Michael Crabtree and Aqib Talib got in a fight and other news of the week
The Week That Was Nov. 27-30
Oakland Raiders receiver Michael “Red” Crabtree and Denver Broncos cornerback Aqib “Deebo” Talib were both suspended for two games after their on-field fisticuffs on Sunday, with Talib being given equal punishment as Crabtree, the aggressor, because, according to a league executive, “you deliberately ripped your opponent’s chain from his neck just as you did last year.” Like a young child having a teacher’s note safety-pinned to his or her book bag, Crabtree taped his chain to himself before the game against Talib, but, as ESPN reporter Adam Schefter succinctly noted, “Talib still got it.” San Antonio Spurs coach Gregg Popovich, going out like a champ, appears to have told a referee to “kiss my a–” while being ejected from a game in the second quarter. New England Patriots tight end Martellus Bennett, running off on the plug twice, could possibly win a second consecutive Super Bowl ring after being placed on injured reserve after playing just 24 snaps for the favored Patriots (9-2) three weeks after being released by the hapless Green Bay Packers (5-6).
Former NFL receiver Steve Smith Sr., in response to New York Giants coach Ben McAdoo benching 14-year starter Eli Manning, said McAdoo is “running out of ppl to throw under the 🚌 Bus,” and called the second-year head coach a “Str8 donkey.” WWE trio The New Day announced the publication of their forthcoming (safe for work) book, The Book of Booty. American universities, receiving $5 billion less public funding since 2008, and college football programs, hell-bent on not paying their athletes under the ruse of “amateurism,” owe more than $70 million in buyouts to recently fired coaches. The Utah Jazz mascot, Jazz Bear, kidnapped a small child during the team’s game against the visiting Denver Nuggets. New York Knicks center Enes Kanter, engaging in a Petty War with Cleveland Cavaliers forward LeBron James, who called himself the King of New York last month, christened an NBA referee the “King of Cleveland” after the official ejected James from a game against the Miami Heat. NBA Hall of Famer and former UCLA basketball player Kareem Abdul-Jabbar, yelling at the clouds, said it is “disgusting” that UCLA freshman LiAngelo Ball drives a Ferrari on campus.
Current and former New York professional athletes Kristaps Porzingis, Aaron Judge, Eli Manning, Derek Jeter and Don Mattingly, along with fellow sports personalities Colin Kaepernick and LaVar Ball, received write-in votes in the Big Apple’s mayoral election in November. Ball, being a good father, said that “until I die, I will always think my son is better than Steph Curry,” despite Curry being a two-time NBA MVP, two-time champion and record holder for most 3-pointers in a season. More than 8,000 people have signed a Change.org petition to bring back Lane Kiffin as coach of the Tennessee football program, a position he quit in 2010 after one season. Kiffin, really wooing his detractors in Knoxville, Tennessee, posted a meme on Twitter that read: “BREAKING NEWS: Kim Jung Un (sic) has turned down the Tennessee job.” The NFL proposed hush money a partnership with players to contribute nearly $100 million to “causes considered important to African-American communities” in an effort to end protests during the national anthem. Memphis Grizzlies center Marc Gasol and recently fired coach David Fizdale, like a broken-up couple cohabiting, reportedly barely spoke to each other the past 10 months.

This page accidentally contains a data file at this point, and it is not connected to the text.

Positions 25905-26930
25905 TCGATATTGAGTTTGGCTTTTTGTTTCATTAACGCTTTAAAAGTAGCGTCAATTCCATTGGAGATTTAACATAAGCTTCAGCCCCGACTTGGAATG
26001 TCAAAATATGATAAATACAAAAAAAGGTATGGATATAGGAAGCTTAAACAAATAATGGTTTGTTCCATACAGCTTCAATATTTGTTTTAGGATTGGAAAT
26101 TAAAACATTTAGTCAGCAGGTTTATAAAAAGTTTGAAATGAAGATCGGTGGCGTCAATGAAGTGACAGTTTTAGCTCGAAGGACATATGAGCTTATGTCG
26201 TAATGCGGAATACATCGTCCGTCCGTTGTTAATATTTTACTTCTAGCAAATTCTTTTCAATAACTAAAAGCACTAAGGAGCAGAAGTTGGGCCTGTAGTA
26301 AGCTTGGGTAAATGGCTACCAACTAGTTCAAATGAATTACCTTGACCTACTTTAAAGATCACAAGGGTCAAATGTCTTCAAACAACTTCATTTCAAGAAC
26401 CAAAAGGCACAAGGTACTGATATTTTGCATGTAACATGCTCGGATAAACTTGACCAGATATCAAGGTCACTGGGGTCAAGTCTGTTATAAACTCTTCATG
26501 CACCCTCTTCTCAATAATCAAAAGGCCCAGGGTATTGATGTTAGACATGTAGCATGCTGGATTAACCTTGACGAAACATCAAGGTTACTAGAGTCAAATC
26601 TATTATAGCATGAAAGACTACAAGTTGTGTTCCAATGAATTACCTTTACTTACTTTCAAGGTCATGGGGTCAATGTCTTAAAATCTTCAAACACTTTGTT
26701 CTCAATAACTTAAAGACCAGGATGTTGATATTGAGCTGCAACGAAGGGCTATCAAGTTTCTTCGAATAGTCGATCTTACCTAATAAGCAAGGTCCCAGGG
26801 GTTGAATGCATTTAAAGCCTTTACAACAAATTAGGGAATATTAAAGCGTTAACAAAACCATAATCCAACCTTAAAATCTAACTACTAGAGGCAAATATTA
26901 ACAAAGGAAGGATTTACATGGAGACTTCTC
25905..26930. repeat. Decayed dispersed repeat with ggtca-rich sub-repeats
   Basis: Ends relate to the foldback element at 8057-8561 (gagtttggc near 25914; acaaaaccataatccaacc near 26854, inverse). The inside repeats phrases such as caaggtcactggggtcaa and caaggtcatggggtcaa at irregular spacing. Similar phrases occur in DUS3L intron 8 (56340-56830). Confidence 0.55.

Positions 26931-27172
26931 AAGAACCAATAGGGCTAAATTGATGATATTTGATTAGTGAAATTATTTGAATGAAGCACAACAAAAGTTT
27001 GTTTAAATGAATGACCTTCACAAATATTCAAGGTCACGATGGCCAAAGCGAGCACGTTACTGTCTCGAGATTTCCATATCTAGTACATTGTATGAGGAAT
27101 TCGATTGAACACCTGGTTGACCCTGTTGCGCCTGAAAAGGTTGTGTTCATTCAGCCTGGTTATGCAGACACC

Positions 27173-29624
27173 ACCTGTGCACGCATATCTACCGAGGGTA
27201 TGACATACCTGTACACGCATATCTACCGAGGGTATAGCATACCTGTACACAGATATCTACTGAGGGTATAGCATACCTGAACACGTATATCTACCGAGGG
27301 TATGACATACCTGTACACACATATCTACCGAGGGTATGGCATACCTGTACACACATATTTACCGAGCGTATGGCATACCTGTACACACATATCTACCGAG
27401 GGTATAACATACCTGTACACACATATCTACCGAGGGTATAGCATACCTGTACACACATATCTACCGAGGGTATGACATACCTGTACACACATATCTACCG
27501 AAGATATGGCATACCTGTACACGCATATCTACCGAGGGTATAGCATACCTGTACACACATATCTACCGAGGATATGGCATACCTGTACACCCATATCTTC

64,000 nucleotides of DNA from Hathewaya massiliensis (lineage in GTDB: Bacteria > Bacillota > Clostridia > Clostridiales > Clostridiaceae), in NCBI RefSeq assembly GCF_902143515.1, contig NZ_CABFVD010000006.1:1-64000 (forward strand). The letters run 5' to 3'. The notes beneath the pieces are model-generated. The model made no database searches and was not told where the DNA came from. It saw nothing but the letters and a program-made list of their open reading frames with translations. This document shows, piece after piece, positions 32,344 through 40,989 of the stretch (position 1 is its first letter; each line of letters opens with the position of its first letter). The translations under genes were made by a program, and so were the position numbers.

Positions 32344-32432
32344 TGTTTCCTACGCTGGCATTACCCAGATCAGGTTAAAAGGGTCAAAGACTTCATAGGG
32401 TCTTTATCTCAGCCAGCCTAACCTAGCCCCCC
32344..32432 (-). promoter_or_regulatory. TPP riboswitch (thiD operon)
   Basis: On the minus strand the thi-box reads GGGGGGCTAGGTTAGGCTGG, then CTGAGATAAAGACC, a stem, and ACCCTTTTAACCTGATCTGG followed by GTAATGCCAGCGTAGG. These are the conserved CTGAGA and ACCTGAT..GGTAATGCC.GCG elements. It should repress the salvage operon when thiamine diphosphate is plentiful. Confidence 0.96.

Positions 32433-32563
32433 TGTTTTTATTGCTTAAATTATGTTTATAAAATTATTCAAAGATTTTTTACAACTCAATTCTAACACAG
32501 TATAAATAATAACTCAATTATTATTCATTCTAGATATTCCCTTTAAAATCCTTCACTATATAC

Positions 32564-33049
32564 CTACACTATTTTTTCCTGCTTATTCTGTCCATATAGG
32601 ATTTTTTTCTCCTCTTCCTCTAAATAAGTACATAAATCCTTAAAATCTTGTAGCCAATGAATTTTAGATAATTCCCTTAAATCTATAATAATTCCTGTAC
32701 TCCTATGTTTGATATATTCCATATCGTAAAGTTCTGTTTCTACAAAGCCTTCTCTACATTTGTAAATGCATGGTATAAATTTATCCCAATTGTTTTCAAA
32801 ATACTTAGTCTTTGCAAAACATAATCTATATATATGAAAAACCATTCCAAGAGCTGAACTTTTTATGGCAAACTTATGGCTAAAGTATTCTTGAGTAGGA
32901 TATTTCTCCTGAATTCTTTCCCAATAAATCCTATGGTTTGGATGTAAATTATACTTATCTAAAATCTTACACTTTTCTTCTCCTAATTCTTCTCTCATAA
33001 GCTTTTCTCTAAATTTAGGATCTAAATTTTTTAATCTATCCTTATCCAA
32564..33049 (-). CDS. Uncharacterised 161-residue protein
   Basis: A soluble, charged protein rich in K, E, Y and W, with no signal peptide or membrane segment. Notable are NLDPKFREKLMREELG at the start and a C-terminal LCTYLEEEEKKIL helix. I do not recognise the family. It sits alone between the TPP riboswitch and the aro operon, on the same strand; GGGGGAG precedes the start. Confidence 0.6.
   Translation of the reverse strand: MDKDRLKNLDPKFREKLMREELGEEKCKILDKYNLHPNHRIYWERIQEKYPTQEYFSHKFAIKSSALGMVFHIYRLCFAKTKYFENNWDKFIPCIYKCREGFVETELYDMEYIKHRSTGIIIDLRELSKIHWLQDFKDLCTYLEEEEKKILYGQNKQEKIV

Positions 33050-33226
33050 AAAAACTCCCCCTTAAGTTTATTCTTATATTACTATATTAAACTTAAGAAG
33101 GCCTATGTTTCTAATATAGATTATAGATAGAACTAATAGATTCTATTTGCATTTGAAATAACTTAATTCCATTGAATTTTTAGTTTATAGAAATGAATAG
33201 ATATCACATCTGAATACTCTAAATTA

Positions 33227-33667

UFC champion Conor McGregor, straight stunting, made light of a £350, or $470, speeding ticket he received in Ireland earlier this year, arriving to the courthouse in his BMW i8 sports car while posting on Instagram: “Getting charged in the super charge. #courthouse #relaxjudge.” Philadelphia Eagles defensive tackle Fletcher “Dirty Mack” Cox is being sued by a North Carolina man for allegedly seducing the man’s wife, who called Cox “boo” and told the NFL player that “we’d make some damn beautiful babies” and “I want to get to know you babe. I know we are compatible sexually.” In a move that will (ironically) upset a lot of people, former NFL quarterback Colin Kaepernick, who objectively risked his career for his beliefs, was awarded Sports Illustrated magazine’s Muhammad Ali Legacy Award. Ohio State senior quarterback J.T. Barrett, who has been paid $0 the past four seasons, had so-called “minor” knee surgery this week and will start and play a conference championship and bowl game the rest of the season that will financially benefit only the Buckeyes. Tiger Woods made a nice return to professional golf for the first time in 10 months, shooting a 69 in the first round of the Hero World Challenge.
Illustrations by Nathan Gelgud.